It is interesting to consider your point about masturbation – that using your imagination is ok but watching pornography is too far. What about if you are getting off by remembering past encounters with other people or on thoughts of your ex? Or what about fantasies of that cute neighbour that lives down the street or of cheating on your partner by having sex with their best friend… Are we going to start policing people’s fantasies too?
Ok I am being a bit daft now – but I am simply making the point that many of these issues are mine field. The point is, if a couple are going to have a healthy relationship – they need to agree their own boundaries about what they both find comfortable and acceptable. But remember not all couple are the same.
Yes we agree that pornography does have issues – and we aren’t huge advocates of porn – but we need to recognise that not all pornography is the same. Indeed, pornography is changing… there are plenty of couples that make and distribute their own films and show loving and caring relationships. There are plenty of female producers and directors that make female friendly and feminist porn that does not simply follow the male gaze.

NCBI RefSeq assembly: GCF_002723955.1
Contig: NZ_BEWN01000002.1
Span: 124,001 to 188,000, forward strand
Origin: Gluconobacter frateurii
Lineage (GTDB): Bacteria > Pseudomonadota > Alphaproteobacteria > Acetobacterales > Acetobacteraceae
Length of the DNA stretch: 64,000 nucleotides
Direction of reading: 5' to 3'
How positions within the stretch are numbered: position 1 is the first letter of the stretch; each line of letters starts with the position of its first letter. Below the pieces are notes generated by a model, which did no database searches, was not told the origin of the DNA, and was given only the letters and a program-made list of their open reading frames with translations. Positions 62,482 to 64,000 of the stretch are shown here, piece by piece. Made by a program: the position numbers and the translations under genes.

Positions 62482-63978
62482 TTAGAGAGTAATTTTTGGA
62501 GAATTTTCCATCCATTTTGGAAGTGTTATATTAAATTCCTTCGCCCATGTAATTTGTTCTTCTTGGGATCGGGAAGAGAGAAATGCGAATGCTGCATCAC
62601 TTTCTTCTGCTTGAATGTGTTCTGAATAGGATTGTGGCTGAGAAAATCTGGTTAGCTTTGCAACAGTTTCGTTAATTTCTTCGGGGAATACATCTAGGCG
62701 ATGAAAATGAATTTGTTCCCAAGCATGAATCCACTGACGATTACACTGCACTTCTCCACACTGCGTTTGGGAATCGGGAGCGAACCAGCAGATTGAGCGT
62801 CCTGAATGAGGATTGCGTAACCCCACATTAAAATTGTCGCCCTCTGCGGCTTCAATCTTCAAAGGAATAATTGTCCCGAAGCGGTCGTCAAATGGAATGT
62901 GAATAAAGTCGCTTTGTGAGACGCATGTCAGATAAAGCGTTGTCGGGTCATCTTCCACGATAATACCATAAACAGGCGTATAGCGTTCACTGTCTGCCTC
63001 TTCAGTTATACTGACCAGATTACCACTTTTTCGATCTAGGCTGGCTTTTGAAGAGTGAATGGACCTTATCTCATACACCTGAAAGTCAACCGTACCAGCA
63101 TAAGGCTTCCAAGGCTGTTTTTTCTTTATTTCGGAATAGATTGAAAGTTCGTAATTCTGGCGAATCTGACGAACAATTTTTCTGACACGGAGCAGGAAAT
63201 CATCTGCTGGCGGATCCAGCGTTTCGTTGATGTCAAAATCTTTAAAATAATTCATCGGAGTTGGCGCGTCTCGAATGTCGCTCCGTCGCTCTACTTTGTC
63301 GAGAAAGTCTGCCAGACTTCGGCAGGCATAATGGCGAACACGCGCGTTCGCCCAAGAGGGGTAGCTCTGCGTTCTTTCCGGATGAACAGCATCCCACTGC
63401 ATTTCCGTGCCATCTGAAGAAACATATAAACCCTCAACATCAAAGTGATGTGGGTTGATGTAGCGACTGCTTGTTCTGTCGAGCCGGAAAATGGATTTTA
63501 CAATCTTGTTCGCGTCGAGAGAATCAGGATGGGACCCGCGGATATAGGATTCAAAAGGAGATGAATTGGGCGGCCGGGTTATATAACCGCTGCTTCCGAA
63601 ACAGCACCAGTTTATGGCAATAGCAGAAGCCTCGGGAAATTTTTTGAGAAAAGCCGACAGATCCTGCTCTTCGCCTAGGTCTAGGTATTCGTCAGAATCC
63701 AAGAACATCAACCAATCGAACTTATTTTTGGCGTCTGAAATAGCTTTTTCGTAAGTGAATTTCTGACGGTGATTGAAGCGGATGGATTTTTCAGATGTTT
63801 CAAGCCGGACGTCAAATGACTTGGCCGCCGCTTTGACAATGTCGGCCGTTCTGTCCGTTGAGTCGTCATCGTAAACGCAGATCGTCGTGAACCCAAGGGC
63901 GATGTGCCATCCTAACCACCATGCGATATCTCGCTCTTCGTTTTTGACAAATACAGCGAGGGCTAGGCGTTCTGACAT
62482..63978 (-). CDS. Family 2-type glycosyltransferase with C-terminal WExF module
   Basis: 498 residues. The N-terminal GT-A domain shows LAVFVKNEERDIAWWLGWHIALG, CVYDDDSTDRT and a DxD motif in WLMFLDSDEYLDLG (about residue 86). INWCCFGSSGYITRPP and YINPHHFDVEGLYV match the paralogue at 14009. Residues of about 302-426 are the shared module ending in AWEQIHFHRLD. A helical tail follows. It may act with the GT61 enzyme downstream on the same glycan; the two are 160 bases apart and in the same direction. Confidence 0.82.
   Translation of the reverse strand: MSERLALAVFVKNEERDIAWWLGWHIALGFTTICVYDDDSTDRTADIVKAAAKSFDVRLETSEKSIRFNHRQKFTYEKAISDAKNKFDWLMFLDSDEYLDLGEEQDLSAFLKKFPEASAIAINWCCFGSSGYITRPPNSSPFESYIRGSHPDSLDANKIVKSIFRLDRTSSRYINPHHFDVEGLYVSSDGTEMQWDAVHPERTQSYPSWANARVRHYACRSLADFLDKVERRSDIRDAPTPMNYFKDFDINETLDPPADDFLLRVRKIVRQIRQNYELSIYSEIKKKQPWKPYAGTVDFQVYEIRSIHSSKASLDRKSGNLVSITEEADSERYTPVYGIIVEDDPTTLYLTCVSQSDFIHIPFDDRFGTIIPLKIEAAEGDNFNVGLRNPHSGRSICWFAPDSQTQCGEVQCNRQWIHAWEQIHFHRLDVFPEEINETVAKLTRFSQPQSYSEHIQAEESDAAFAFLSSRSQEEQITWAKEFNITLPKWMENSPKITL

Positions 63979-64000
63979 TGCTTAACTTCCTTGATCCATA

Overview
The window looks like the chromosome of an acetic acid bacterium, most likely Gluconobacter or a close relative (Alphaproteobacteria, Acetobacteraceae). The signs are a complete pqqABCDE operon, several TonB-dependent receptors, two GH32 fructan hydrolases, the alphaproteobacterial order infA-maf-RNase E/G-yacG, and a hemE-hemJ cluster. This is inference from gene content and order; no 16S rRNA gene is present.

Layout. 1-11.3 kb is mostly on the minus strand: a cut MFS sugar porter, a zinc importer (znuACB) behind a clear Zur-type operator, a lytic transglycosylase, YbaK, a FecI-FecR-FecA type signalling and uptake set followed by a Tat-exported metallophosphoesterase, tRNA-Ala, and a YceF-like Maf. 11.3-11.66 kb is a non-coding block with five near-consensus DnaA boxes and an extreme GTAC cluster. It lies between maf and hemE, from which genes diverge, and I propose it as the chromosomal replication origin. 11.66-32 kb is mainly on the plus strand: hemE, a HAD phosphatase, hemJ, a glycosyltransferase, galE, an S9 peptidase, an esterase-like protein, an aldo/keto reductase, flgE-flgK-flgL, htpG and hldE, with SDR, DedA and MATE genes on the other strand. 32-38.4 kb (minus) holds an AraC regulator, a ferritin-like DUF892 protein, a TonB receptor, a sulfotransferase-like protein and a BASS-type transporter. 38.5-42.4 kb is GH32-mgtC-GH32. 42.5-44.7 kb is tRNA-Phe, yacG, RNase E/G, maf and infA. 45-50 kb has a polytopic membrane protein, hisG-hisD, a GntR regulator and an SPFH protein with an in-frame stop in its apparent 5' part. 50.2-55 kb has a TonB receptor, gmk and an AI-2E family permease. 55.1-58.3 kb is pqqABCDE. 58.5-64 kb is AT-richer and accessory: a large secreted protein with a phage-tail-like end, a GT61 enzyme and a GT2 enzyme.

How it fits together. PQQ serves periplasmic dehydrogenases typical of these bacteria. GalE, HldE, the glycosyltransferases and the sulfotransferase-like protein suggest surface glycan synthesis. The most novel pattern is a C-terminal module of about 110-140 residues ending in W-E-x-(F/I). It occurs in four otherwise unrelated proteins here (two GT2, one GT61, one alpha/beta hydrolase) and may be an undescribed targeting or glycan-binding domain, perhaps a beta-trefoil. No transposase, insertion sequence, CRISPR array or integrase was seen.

Our view is that we recognise that some young people (and plenty of adults) of both genders watch pornography for a variety of reasons. Our approach is to try and be sex positive and talk about the issues it raises, rather than simply labelling it as wrong and dirty.
If you explore the site, we continually make efforts to challenge disrespectful attitudes to both men and women – some that derive from porn and many more from mainstream media too – however, we will also recognise that for some young people watching pornography can occasionally be liberating and empowering.
If you feel strongly about pornography and would be upset if your partner watched porn behind your back then this is a discussion you would need to have with your partner. However, not everyone shares your view. We all have the right to our own opinions and living by our own beliefs, but we do not have the right to force our beliefs on to other people – and that is the essence of respect.